Sometimes You Just Can’t Get There From Here
One of the biggest issues these days is customers trying to squeeze more performance out of their existing gaging.0
We recently took a look at how digital indicators have greatly increased their capabilities while maintaining relatively low cost. The upgrades included better and larger displays, dynamic features, calculation capabilities, and longer battery life, along with higher resolution and accuracies. They have advanced to the point where they can almost be characterized as small portable bench-gaging amplifiers, but at a fraction of the cost. But these advances can only get you so far.
One of the biggest issues these days is customers trying to squeeze more performance out of their existing gaging. What were once ±0.002 in. tolerances have gone to ±0.0002 in. or even ±0.0001 in. Many users think all they need to do to improve performance is replace their old dial or digital indicator—which has a 0.0001 in. resolution—with a new high performance digital indicator that might read to 50 µin or even 10 µin. Unfortunately, all this replacement is likely to do is cause gage operators to lose faith in the gaging they have used for the past 20 years or so.
It’s a whole other world when it comes to making millionth measurements. There are many hidden factors that must be considered when going from 100 µin resolution to 50 µin, 20 µin or even 10 µin. Let’s look at a fairly common test case to see what pitfalls we might find.
One of the most common gages sold is the comparative snap gage. The comparative snap gage is the second step up on the ladder of dimensional OD measurement. It is an improvement over the simple micrometer because it is faster to use and eliminates all the operator influences one would see with a handheld micrometer. The snap gage is virtually hands-off when making its comparative measurement. It has a very repeatable gaging force, and with its backstop, positions the part at the same location.
When snap gages are sold today, they typically come with a dial indicator that has a 0.001 in. or 0.0001 in. graduation. For tolerances such as ±0.002 in., this snap gage is a good solution. But on the shop floor, the ±0.002 in. tolerance has now become ±0.001 in. or ±0.0005 in., and with a 0.0001 in. grad on the dial indicator, there is not a lot of range on the dial indicator being used. Therefore it becomes difficult for the operator to make a judgment if the part is good or bad. Add to that some of the errors in the gage itself, and you start to test the operator’s ability to make good measurements.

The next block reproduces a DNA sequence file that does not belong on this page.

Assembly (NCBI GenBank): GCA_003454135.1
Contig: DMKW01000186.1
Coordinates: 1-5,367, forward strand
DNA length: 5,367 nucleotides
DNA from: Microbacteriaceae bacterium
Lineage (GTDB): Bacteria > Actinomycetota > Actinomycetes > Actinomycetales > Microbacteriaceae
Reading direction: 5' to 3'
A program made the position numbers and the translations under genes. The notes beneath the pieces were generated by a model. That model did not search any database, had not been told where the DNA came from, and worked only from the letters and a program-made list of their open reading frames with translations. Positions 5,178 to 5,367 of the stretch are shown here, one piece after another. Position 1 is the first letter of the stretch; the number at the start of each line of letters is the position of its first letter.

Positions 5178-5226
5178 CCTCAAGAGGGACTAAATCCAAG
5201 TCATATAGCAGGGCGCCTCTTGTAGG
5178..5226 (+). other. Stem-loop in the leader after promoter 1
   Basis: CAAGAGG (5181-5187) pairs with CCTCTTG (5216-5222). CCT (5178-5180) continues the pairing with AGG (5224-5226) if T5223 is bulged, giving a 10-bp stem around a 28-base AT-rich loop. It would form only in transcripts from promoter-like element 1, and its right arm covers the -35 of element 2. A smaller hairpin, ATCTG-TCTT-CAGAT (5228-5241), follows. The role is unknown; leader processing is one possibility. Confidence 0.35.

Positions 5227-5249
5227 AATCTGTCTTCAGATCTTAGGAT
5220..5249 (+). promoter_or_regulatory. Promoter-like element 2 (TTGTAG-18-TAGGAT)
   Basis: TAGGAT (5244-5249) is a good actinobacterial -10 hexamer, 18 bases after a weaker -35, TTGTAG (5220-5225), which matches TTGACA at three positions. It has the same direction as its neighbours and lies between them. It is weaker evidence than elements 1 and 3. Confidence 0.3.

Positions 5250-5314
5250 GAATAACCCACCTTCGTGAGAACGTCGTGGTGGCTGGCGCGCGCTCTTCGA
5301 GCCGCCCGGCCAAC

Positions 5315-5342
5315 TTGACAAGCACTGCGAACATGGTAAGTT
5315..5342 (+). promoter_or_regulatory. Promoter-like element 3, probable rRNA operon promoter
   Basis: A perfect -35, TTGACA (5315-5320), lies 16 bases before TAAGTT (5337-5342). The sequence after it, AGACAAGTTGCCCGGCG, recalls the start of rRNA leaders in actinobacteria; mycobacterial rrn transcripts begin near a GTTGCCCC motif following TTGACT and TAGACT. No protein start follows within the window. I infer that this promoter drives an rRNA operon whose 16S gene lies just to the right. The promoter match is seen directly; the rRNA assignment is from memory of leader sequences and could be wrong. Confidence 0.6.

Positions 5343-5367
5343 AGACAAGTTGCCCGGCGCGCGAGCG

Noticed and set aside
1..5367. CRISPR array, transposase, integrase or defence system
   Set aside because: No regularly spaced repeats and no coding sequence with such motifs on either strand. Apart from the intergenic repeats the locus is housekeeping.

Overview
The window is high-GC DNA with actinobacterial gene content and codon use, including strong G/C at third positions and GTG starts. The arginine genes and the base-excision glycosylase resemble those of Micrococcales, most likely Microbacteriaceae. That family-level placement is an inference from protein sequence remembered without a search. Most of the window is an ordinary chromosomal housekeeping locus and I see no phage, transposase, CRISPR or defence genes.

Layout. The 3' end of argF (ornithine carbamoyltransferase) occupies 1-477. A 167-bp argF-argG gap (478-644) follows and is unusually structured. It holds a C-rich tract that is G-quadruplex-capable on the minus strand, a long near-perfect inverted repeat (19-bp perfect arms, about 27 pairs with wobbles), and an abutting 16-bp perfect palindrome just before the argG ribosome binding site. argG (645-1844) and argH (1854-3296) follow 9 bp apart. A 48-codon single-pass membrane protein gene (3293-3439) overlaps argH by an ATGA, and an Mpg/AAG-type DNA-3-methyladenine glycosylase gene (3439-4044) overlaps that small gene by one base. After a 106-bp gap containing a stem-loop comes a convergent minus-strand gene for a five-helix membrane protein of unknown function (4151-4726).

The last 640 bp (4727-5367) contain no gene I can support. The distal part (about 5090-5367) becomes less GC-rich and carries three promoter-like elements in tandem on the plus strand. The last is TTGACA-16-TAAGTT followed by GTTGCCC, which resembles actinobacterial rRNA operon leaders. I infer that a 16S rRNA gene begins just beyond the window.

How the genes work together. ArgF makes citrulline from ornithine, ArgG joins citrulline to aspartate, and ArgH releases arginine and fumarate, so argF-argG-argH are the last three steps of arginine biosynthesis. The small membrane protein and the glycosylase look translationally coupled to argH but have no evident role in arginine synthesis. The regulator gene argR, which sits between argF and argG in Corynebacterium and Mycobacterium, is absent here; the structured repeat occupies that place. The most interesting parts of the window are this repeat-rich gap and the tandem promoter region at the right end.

Also there is the requirement for collecting data for pre-process or statistical process control. Now the dial indicators are definitely out as a means of better resolution, and digital indicators are the choice for improving the gage performance. With the capabilities and value of the digital indicator, it becomes simple to upgrade to the latest indicator with a much higher resolution.
So the purchase is made, the new indicator goes on the 10-year old gage, and all of a sudden the operators are bringing the gages into the gage repair department because they don’t repeat like they used to. The operators may even question the performance of the indicator on the snap gage. But what’s happening is that the digital indicator simply has the ability to magnify and show the errors of a gage that was not built to perform such high resolution measurements.
On a snap gage, the original anvil parallelism—that is perfectly acceptable for 0.0001 in. grad indicator—will now begin showing as repeat errors. Most snap gages with dial indicators have a parallel tolerance of 0.0001 in. on the whole surface of the anvil. On a dial indicator, you would be hard pressed to see the movement within one graduation. However, when a digital indicator having 20 µin of resolution is used, that 0.0001 in. parallelism could be 5 flips of the digit (or more) simply by placing the part on different locations on the anvils. Show that to a discriminating operator and it would make him quickly lose confidence in his gage.
There are many more errors that might also get magnified with the higher resolution, such as part geometry, dirt, temperature, deflection due to gaging force, and tooling marks.
There is only one way to ensure that this step up will work and that is to do a thorough gage study first. Put your best readout on the gage. Do repeat tests, do GR&Rs and analyze the results. If the gage cannot make the measurement, the analysis will be clear. And it will prevent bad gages from being put on to the shop floor only to come back later on.
George J. Schuetz, Director Precision Gaging, has been employed with Mahr Federal Inc. for 40 years in the metrology business. During that time, he has worked in the application’s areas for mechanical and digital indicators, mechanical gages, air tooling, electronic products, special gaging designs, surface finishing, and geometry gaging, and has worked with many companies to solve specific gaging problems. Presently, George is responsible for Precision Gage Product Management at Mahr Federal. Sign up to receive George’s Gaging Tips eNewsletters at www.mahr.com/gagingtips.
This blog originally appeared on www.mahrfederal.com. It has been republished on Design Engineering’s website with permission from Mahr Federal.